Hypoxic-Ischemic Encephalopathy (HIE)

Hypoxic-ischemic encephalopathy (HIE) is a life-threatening brain injury caused by impaired blood and oxygen supply to an infant’s brain. When the brain is deprived of oxygen and nutrients, the resultant damage can be severe and permanent. HIE is one of the leading causes of cognitive impairment, physical disability, and death in infants.

What Causes Hypoxic-Ischemic Encephalopathy?

HIE is often the result of asphyxia during a traumatic birth. High-risk pregnancies and signs of maternal and fetal distress during labor should be monitored closely to minimize the risk of asphyxia. The following are possible causes of asphyxia:

  • Severely low maternal blood pressure
  • Prolapsed umbilical cord
  • Uterine rupture
  • Placental abruption
  • Hemorrhage during labor
  • Impaired breathing or lung function of the infant
  • Compression of the umbilical cord

What Happens to the Brain?

In HIE, an infant’s brain does not receive sufficient oxygen- and nutrient-rich blood. Within minutes, brain cells are damaged and can no longer function. In severe asphyxia, cell death may occur. Once blood flow returns to the brain, the infant is at risk for subsequent injury (referred to as “reperfusion injury”) caused by the release of toxins from damaged cells or hemorrhage to the blood vessels of the brain.

Depending on the gestational age of the infant and the severity of the asphyxia, varying degrees of brain damage occur. In premature newborns, the white matter of the brain is most often affected, a condition known as periventricular leukomalacia (PVL). Although term infants may also suffer PVL, as well as injury to the deeper, gray structures, such as the basal ganglia, thalamus, and hippocampus.

Complications of HIE

Infants with HIE are at risk for many of the following complications:

  • Low blood pressure
  • Damage to other organs (kidneys, heart, liver) caused by low blood pressure
  • Seizures
  • Stupor or coma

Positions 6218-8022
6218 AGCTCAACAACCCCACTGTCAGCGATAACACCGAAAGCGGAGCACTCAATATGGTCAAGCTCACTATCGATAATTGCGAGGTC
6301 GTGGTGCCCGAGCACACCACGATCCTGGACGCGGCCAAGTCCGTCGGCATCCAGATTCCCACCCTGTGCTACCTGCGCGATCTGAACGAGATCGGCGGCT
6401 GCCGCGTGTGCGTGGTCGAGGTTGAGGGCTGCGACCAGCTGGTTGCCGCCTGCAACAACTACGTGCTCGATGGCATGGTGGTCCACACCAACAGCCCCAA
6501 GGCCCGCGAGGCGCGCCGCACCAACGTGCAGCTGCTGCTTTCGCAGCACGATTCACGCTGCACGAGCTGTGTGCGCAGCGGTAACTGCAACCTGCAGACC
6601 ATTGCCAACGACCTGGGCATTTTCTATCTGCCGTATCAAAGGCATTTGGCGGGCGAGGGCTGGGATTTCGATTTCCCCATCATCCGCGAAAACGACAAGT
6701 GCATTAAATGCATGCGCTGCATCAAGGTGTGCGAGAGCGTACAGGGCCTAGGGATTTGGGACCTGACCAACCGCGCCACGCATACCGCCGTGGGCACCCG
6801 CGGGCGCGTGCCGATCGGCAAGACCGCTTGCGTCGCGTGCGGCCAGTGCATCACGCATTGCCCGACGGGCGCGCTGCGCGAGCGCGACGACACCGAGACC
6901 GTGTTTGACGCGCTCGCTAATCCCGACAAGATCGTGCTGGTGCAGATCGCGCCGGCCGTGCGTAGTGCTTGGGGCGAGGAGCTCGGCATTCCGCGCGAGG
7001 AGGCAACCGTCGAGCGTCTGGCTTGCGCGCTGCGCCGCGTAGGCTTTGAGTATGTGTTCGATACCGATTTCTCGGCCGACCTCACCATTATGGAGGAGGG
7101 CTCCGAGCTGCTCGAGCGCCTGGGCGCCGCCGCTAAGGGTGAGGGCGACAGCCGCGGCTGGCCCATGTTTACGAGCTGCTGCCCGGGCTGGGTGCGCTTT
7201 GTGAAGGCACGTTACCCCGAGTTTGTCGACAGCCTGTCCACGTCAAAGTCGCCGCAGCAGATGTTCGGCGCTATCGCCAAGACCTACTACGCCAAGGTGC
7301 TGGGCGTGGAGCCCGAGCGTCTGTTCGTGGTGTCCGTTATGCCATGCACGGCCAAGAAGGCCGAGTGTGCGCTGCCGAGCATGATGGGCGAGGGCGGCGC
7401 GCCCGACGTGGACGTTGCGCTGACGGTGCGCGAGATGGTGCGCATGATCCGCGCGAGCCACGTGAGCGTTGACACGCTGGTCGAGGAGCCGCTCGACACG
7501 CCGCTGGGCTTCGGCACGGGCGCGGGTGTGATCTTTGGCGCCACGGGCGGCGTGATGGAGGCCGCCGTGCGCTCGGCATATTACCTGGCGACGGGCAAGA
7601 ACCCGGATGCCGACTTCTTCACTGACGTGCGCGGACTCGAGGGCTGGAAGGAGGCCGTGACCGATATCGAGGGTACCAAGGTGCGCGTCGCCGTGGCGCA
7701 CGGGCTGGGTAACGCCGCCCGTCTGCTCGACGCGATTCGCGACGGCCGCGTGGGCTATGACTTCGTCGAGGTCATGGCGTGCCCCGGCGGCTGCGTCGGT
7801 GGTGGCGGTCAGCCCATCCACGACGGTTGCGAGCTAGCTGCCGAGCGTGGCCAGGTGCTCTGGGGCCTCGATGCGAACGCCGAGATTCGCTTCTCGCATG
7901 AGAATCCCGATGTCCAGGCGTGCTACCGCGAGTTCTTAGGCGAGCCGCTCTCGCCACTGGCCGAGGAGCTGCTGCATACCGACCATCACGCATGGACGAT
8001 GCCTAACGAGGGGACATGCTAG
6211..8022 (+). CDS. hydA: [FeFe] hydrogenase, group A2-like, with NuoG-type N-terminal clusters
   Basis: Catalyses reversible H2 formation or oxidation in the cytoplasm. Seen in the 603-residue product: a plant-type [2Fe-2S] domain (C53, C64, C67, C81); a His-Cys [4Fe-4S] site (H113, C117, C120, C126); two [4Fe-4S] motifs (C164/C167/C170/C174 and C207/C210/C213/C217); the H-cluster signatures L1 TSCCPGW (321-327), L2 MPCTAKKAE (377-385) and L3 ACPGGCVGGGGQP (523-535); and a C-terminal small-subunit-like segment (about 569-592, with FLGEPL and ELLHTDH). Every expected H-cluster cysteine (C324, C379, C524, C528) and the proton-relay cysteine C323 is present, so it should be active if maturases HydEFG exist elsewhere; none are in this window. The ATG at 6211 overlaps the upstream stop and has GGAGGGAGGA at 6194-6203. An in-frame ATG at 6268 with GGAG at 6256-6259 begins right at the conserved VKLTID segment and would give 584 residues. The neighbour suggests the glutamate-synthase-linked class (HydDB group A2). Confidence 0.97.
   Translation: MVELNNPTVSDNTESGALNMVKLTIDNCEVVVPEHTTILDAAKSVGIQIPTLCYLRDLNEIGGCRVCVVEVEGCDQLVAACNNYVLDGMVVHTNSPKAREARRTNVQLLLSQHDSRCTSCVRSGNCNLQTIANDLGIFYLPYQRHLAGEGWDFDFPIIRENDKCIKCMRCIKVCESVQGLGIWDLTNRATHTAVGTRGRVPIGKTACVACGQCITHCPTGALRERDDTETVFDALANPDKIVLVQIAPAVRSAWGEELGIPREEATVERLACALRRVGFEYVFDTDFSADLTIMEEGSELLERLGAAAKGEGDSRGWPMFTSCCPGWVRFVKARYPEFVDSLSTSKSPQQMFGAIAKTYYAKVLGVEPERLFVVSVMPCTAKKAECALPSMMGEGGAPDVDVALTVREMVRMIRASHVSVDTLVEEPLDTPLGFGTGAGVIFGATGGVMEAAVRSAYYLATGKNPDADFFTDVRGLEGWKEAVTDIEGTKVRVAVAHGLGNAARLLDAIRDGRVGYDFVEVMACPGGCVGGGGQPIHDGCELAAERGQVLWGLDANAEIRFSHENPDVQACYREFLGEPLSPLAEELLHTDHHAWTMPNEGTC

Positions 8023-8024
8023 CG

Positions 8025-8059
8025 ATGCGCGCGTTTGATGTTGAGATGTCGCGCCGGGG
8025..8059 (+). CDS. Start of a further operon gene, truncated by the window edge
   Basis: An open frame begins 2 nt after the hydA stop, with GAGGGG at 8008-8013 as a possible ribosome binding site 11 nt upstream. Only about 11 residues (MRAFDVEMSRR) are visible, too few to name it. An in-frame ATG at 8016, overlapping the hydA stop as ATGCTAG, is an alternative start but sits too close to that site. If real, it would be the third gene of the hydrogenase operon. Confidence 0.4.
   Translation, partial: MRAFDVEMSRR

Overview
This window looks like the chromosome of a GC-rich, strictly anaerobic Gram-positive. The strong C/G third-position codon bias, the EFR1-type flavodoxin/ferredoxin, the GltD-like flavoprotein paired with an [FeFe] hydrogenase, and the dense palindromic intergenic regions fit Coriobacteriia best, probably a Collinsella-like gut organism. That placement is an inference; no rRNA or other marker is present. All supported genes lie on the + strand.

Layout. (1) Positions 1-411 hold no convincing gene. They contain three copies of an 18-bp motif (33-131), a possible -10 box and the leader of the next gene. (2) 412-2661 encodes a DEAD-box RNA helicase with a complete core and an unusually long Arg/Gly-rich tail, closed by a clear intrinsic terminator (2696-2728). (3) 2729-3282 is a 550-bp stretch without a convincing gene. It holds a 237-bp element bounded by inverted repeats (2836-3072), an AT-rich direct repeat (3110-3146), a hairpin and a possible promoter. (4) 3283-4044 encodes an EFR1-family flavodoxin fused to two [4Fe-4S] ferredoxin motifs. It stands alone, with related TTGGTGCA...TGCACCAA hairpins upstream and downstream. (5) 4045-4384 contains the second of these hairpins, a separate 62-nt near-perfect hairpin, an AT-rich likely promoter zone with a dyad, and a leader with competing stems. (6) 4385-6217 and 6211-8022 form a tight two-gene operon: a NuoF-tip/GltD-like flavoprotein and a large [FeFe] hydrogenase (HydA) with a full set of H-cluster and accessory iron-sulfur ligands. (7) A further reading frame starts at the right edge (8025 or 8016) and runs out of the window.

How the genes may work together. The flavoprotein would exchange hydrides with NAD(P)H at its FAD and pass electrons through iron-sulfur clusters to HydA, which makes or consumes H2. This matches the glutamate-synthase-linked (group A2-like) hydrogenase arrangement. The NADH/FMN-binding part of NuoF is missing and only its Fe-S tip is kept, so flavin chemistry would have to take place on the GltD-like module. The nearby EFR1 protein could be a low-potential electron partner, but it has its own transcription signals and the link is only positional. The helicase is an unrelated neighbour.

• Stroke
  • Hypotonia and muscle weakness
  • Difficulty feeding
  • Apnea

Long-term complications resulting from HIE depend on the severity of blood and oxygen deprivation. Cognitive impairment, cerebral palsy, seizure disorder, and deficits in behavior, motor skills, and visual function are examples of permanent and debilitating effects of HIE.

Diagnosing HIE

After a hypoxic-ischemic event, the injury can be detected through ultrasound, CT scan, or MRI of the brain. Depending on the severity of the injury and the gestational age of the newborn, brain imaging will reveal varying patterns of injury to white matter, gray matter, or deep gray matter. Brain imaging may also determine whether the injury occurred prior to or during birth.

Damage from a hypoxic-ischemic event that occurred during delivery will appear on a brain imaging study within 24 hours after birth. After the first few days of life, brain scans may appear falsely normal. However, two to three weeks following birth, scans will begin to reveal loss of brain matter and abnormal accumulation of fluid in the brain’s ventricles.

Treatment for HIE

Priority treatment involves immediate resuscitation after delivery. The infant may be placed on a ventilator for supportive breathing. Goals for treatment include maintaining sufficient blood flow to the brain and the rest of the body, preventing swelling in the brain, and managing seizures. Therapeutic hypothermia—or cooling of the infant’s brain (and possibly the whole body)—has been shown to help slow progression of brain damage. Long-term treatment is individualized depending on the severity of the cognitive, motor, and sensory impairments.